“Take that one Z.”
He is not complaining for having to give up his comfortable leatherette seat before for this dark grey plastic seat, slightly moulded, pushing into his back, stooped over a bunch of registration forms, using the reverse blank sides for writing. They have been a day ago at the municipal offices of the social centre that had accepted their registration for the minimal financial support to sustain a living. For that purpose they have to live in Vienna. But B is annoyed that he is not talking to her but write away as if it would be his last piece of writing, as if he would wish to keep it as a mental barrier between their different worlds. As if he would avoid answering her questions what he was writing about. He is annoyed being interrupted, especially in midst of a flow of inspired writing. He cannot understand her behaviour toward him, as he respects her request for not being addressed by him at mornings, when she concentrates on making herself pretty for the day ahead. Exactly, so he expects her to respect his inner concentration now, as he had asked her before, or has she forgotten to understand the happening of an oncoming flow of creative writing?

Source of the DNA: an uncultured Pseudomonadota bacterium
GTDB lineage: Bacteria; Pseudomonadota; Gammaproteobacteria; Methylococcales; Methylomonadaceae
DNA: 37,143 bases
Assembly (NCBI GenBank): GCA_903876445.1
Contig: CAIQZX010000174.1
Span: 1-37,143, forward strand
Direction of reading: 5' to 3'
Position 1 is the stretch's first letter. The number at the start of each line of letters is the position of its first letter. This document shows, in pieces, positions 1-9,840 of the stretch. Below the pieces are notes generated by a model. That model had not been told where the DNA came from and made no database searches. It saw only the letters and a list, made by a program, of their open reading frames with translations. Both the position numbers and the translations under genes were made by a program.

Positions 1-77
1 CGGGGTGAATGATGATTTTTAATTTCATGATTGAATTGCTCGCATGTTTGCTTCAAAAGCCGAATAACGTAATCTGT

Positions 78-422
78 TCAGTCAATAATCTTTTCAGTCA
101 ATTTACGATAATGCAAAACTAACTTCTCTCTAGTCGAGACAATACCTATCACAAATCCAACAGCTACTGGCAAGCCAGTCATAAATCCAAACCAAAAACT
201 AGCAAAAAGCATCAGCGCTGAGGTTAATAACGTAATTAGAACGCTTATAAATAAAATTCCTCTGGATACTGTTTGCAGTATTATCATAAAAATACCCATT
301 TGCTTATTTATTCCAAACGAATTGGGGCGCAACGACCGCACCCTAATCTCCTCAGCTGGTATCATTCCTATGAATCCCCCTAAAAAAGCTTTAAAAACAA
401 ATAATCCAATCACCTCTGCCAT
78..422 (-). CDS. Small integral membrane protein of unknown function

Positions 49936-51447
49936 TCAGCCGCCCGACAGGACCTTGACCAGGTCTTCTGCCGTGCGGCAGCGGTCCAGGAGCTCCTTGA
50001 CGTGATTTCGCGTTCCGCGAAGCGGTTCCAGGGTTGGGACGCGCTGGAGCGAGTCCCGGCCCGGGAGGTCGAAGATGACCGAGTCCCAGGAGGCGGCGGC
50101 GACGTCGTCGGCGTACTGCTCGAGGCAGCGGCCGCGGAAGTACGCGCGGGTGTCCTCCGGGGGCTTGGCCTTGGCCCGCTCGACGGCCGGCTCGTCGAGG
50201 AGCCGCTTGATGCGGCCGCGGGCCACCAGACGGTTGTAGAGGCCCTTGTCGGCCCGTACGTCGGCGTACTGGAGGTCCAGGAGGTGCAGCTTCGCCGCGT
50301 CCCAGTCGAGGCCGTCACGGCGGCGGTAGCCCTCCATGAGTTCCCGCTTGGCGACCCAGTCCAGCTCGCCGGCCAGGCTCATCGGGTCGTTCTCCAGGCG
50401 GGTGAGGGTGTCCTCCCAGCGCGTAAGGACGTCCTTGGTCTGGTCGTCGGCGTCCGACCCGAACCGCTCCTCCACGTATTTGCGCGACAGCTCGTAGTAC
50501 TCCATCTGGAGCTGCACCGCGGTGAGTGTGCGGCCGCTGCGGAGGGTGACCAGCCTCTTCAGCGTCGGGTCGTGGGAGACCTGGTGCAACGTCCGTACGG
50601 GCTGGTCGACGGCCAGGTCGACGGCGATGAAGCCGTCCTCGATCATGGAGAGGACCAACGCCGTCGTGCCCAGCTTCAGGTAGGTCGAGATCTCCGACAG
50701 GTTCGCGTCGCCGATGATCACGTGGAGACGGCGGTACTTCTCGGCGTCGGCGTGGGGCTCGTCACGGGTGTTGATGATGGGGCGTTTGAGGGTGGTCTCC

Sahid, the Egyptian taxi driver took them to the airport in good time. They had agreed with him that he would fetch them at eight am, stopping on the opposite side of the hotel entrance. They had to be fast as he was not allowed to stop there. He was perhaps a minute or two later than eight and B nagged Z to phone him. If he would ask her to wait a bit longer, she would start an argument, so he obliged and phoned. Sahib replied that he was about half a minute away and he sounded tired, but he hardly ever loses his cool, even if he is pushed harder by irate customers.
They loaded the holdalls and bags into the boot and he rushed them to take seats at the back of his white Mercedes. Suddenly Z’s mind was hit by a flash: The small black canvas bag!
“I forgot my small bag,” he shouted and Sahid stopped after the traffic light. He turned in his seat.
“It’s lying on the pavement,” he said, while Z opened the door and dashed back toward it.
“He always forgets his bags,” B started to comment again, as soon as he returned, but Sahid ignored it.